Police launch manhunt after deadly Stockholm shooting
No suspects have yet been arrested over the attack. Photo: Claudio Bresciani/TT

Swedish police have launched a massive manhunt after masked gunmen barged into a Stockholm café and shot two people to death late on Friday.

Sweden has fourth happiest workers in the world: report
Is Swedish fika the secret? Photo: Fredrik Sandberg/TT

Sweden is home to the fourth happiest workers in the world, an international survey has claimed.

Here's how much Ikea staff are getting for Christmas
Christmas comes early for Ikea staff. Photo: Vegard Wivestad Grøtt/NTB scanpix/TT

Staff at Ikea are getting an early Christmas treat in the form of millions of euros to share between them.

Sweden threatens action to stop Facebook 'hate and lies'
Should Facebook crack down on hate speech? Photo: AP Photo/dapd, Timur Emek

Sweden could impose legal obligations on Facebook as a last resort if the social network does not crack down on hate speech and fake news, the culture and democracy minister has threatened.

In pictures
This is what Sweden's new Icehotel looks like
An artist's impression of the hotel in winter. Photo: PinPin Studio/Icehotel

The famous Icehotel in Jukkasjärvi has just opened its new year-round section. Have a look at some of the first pictures of one of the world's most unusual hotels here.

The Local List
Sweden's pioneering free press act turns 250
It doesn't look bad for 250 years old. Photo: Regeringen

On the day of its 250th anniversary, The Local looks at five facts worth knowing about Sweden's groundbreaking Freedom of the Press Act.

Beware ice, Swedes warned after string of accidents
File photo of a Swedish car not related to the story. Photo: Tomas Oneborg / SvD / TT

Swedes have been warned to be on their guards as stretches of the country's southern roads turned into ice rinks due to the chilly temperatures, causing a string of car accidents.

The Local List
Ten things you should never say to a Swede
These things are guaranteed to anger Swedes. Photo: Fredrik Sandberg/TT

The Local List
Seven bizarre Swedish academic traditions
Student life in Lund, southern Sweden. Photo: Johan Nilsson/SCANPIX

The Local guides you through Sweden's ancient universities' top academic traditions all foreign students need to know about.

Sponsored Article
Smart songwriters: Sweden's next big music export?
National
Final proof that Sweden has NOT banned Christmas lights
Sponsored Article
Why Stockholm attracts so much talent from abroad
Travel
IN PICTURES: Stockholm's new myth-busting Viking museum
The Local Voices
Job market matchmaker hooks up 1,300 newcomers and Swedes
Blog updates

14 November

Hello darkness, my old friend (The Diplomatic Dispatch) »

"I started thinking about November’s blog for The Local at the end of October, as the…" READ »

 

6 October

10 useful hjälpverb (The Swedish Teacher) »

"Hej! I think the so-called “hjalpverb” (auxiliary verbs in English) are a good way to get…" READ »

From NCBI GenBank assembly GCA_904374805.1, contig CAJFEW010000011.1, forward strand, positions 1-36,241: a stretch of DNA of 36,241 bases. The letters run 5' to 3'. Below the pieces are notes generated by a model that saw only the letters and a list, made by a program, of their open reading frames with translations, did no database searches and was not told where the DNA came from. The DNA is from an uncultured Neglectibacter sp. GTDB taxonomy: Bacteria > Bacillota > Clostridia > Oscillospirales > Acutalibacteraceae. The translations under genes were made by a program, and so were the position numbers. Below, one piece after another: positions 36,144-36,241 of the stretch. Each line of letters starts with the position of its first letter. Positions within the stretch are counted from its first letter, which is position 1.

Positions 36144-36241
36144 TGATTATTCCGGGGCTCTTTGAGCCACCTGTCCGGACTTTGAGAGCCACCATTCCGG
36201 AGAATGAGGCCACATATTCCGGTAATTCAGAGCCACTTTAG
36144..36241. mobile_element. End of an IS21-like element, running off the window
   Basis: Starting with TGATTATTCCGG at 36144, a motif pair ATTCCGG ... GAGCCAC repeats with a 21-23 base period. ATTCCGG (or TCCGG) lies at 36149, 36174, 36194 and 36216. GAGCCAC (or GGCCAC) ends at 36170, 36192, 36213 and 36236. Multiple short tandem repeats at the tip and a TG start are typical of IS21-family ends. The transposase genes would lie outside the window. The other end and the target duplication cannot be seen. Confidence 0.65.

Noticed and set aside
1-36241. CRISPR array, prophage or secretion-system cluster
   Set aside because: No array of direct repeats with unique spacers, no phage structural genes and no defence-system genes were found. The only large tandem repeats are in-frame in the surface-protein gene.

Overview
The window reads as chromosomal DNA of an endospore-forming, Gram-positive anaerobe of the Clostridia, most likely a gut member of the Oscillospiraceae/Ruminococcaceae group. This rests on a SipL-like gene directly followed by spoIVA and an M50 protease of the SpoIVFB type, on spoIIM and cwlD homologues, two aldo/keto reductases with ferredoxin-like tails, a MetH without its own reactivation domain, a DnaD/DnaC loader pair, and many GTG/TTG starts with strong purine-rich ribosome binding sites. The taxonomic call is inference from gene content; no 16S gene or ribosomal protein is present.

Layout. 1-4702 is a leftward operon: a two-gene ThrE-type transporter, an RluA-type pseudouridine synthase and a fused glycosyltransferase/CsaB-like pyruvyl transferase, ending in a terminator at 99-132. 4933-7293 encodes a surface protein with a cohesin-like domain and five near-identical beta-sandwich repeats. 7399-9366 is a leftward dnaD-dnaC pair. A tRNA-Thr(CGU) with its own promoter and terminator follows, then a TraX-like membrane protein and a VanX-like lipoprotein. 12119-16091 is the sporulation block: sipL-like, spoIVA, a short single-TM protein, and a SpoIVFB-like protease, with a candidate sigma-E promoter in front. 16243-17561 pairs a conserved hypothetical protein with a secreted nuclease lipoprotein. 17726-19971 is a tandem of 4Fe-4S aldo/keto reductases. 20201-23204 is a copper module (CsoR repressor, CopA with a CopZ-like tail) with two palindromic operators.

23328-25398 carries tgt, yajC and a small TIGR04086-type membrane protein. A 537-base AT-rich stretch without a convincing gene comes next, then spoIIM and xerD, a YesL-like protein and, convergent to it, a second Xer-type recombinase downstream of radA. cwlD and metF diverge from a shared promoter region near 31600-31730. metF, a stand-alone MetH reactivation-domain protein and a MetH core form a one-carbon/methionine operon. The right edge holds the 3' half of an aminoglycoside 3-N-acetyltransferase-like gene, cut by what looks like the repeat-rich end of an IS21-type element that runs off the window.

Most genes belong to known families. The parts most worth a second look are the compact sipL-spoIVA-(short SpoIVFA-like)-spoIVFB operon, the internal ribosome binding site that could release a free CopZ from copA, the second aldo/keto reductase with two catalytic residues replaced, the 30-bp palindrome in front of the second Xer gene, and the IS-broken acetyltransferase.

Sponsored Article
18 Stockholm innovations to keep an eye on
Gallery
People-watching: November 30th
Sponsored Article
Sweden to Hong Kong: The Local guide
National
This is how cold it's going to get in Sweden this week
Gallery
Property of the week: Skellefteå
National
Inside Sweden's perilous Sami reindeer pilgrimage
Sponsored Article
Programmers' bootcamp: Change your life in 12 weeks
The Local Voices
'My name is Sami and I am a proud Swede - it hurts when people say I'm not Swedish'
Sponsored Article
We visited 5 'murder spots' in Malmö
National
Swedish Advent 'less popular than Christmas Eve'
Gallery
People-watching: November 25th-27th
Sponsored Article
Why Stockholm startups are teaching kids to program
Swedish city to put all workers through LGBT course
Sponsored Article
Smart songwriters: Sweden's next big music export?
National
The five weirdest attacks on Sweden's giant straw yule goat
Gallery
People-watching: November 23rd
Sponsored Article
'Learning to trade gave me the life I wanted'
The Local Voices
'Swedes are stylish: you need to dress well if you want to fit in'
Sponsored Article
Stockholm: leading the way in clean energy innovation
National
Critics slam Swedish paper's Donald Trump cartoon as anti-Semitic
Sponsored Article
Michael Björklund: 'Being a chef is crazy work'
National
Men call Sweden's mansplaining hotline for mansplaining tips
Sponsored Article
We visited 5 'murder spots' in Malmö
Gallery
Property of the week: Gotland
Sponsored Article
HIV in Sweden today is not like it was yesterday
Gallery
People-watching: November 18th-20th
Sponsored Article
Mette Helbæk: ‘We have a basic human need to connect'
Culture
Shooting starts on The Bridge 4
Sponsored Article
Terje Håkonsen: 'I try to make everything count'
Travel
Sweden's ten most beautiful places
Sponsored Article
Lina Thomsgård: 'I try to break down barriers every day'
The Local Voices
Having a Swedish girlfriend didn't help this Egyptian evade culture shock
Sponsored Article
'We wanted to turn ideas into action'
Gallery
People-watching: November 16th
Culture
What the world of Harry Potter would look like... set in Sweden
National
Here's where Sweden's best non-native English speakers live
The Local Voices
This new book by a Syrian writer gives refugee children their own hero
Politics
Do Swedish polls underestimate support for Sweden Democrats?
3,561
jobs available